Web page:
The Brownshill Dolmen, Carlow

It is surmised that the first settelers to reach Ireland came around 6000 BC. They left traces of their culture in the flint weapons and other artifacts found along the Barrow valley. One very unmistakable monument dating back to pre-historic times is the great dolmen at Browne's hill to the east of Carlow town. The magnificent capstone has excited the interest of many antiquarians and tourists down through the years. The Dolmen (or Cromlech) has a granite capstone weighing about 150 tons and is in fact a megalithic tomb. It is thought that religious rites, possibly even involving human sacrifice were performed there four and a half thousand years ago (2500 B.C.) and is a testament to the fact that even our ancestors in the mist of pre-history regarded the area as somewhere special.

According to William C.Borlase, one of the greatest authorities on the dolmens of Ireland, the covering stone of the Brownshill Dolmen is not only the largest in Ireland, but the largest in Europe. Writing about the site in 1897, William Borlase describes two other dolmens on the hill, one of which was just 45m distance from this Dolmen. The massive granite capstone rests on two portal stones which flank a doorstone and slopes downwards to the West where it rests on a low boulder. The chamber structure is open to the North and there is no trace of a surrounding cairn or mould which sometimes exists. How in those primative times such an enormous mass of stone was raised still remains a mystery.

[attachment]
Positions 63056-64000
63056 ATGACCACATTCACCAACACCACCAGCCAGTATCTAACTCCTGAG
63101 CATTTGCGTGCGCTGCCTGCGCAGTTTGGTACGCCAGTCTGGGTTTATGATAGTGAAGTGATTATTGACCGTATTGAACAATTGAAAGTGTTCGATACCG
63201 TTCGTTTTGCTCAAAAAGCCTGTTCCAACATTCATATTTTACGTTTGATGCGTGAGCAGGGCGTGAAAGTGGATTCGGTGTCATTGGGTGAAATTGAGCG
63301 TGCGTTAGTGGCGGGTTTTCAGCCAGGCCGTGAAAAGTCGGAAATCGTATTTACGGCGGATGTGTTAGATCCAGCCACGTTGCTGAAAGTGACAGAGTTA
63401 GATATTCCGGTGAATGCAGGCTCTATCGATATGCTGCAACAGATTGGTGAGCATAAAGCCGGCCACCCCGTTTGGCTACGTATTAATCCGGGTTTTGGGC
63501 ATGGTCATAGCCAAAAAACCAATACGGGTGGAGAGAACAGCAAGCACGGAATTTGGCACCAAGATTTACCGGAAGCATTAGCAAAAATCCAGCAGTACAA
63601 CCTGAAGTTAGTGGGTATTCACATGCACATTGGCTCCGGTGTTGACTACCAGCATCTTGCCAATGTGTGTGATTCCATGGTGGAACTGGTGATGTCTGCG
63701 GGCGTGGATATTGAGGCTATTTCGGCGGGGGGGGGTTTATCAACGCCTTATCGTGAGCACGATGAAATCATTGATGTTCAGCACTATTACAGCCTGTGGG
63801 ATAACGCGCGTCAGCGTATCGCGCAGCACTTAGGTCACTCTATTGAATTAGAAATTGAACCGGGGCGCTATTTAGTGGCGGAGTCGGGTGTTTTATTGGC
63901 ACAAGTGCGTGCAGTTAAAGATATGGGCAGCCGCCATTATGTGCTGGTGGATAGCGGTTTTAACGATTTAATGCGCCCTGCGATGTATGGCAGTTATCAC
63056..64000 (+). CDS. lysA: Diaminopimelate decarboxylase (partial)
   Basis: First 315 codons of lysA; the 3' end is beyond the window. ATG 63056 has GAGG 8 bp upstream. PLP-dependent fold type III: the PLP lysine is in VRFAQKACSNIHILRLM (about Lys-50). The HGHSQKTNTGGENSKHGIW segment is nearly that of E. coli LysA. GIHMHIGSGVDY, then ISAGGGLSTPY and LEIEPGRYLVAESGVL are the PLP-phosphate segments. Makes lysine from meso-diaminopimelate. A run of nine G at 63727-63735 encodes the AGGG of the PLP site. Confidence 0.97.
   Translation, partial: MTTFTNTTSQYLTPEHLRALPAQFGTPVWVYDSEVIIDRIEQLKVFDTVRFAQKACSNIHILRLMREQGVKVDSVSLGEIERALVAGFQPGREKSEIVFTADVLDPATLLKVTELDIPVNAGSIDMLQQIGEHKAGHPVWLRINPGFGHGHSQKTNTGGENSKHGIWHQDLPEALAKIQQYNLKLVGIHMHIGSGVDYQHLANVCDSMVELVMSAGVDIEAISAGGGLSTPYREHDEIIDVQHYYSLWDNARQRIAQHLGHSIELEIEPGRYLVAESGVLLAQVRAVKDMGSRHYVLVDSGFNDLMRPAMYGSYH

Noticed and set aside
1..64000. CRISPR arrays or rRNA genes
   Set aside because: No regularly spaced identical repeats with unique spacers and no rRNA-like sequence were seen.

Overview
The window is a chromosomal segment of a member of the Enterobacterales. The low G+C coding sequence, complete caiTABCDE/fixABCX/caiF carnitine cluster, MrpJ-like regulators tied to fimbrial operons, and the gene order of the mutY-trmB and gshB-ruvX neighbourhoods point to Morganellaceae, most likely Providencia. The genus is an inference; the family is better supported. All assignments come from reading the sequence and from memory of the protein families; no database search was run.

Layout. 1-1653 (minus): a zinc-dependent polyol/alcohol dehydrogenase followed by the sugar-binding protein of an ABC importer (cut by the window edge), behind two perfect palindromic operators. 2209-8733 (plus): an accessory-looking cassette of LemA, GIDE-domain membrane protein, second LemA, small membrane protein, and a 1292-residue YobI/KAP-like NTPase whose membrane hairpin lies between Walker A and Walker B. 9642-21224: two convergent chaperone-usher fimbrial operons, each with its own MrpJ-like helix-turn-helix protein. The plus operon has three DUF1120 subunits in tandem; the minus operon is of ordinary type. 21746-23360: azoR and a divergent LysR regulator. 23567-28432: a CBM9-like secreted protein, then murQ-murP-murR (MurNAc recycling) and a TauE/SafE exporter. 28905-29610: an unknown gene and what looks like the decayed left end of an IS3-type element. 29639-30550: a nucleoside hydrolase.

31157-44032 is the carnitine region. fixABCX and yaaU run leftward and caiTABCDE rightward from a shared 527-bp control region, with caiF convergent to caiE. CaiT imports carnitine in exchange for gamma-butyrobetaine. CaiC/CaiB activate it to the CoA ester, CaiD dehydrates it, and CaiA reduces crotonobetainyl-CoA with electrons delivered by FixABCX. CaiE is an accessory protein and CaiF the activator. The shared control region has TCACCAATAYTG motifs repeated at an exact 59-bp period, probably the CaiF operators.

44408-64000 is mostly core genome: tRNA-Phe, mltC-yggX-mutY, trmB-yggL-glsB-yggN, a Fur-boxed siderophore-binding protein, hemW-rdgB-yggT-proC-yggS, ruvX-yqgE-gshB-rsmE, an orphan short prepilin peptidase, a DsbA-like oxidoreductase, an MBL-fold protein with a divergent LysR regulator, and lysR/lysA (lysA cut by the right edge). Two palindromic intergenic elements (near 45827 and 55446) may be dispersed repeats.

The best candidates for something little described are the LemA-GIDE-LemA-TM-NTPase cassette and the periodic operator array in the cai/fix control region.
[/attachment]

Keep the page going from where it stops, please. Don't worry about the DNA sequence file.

The name "Dolmen" comes from two Breton words meaning "Stone Table". The word "Cromlech" is a modern Irish term composed of two Celtic words (crom stooping, and leac, a flagstone), meaning the stooping stone . Two hundred years ago, it would have been called a Druid's alter.

Click below for some good links on dolmens and other stones :-

IT Carlow to Carlow to Carlow Tourism
Courtesy Office of public Works
AK 9th June 1998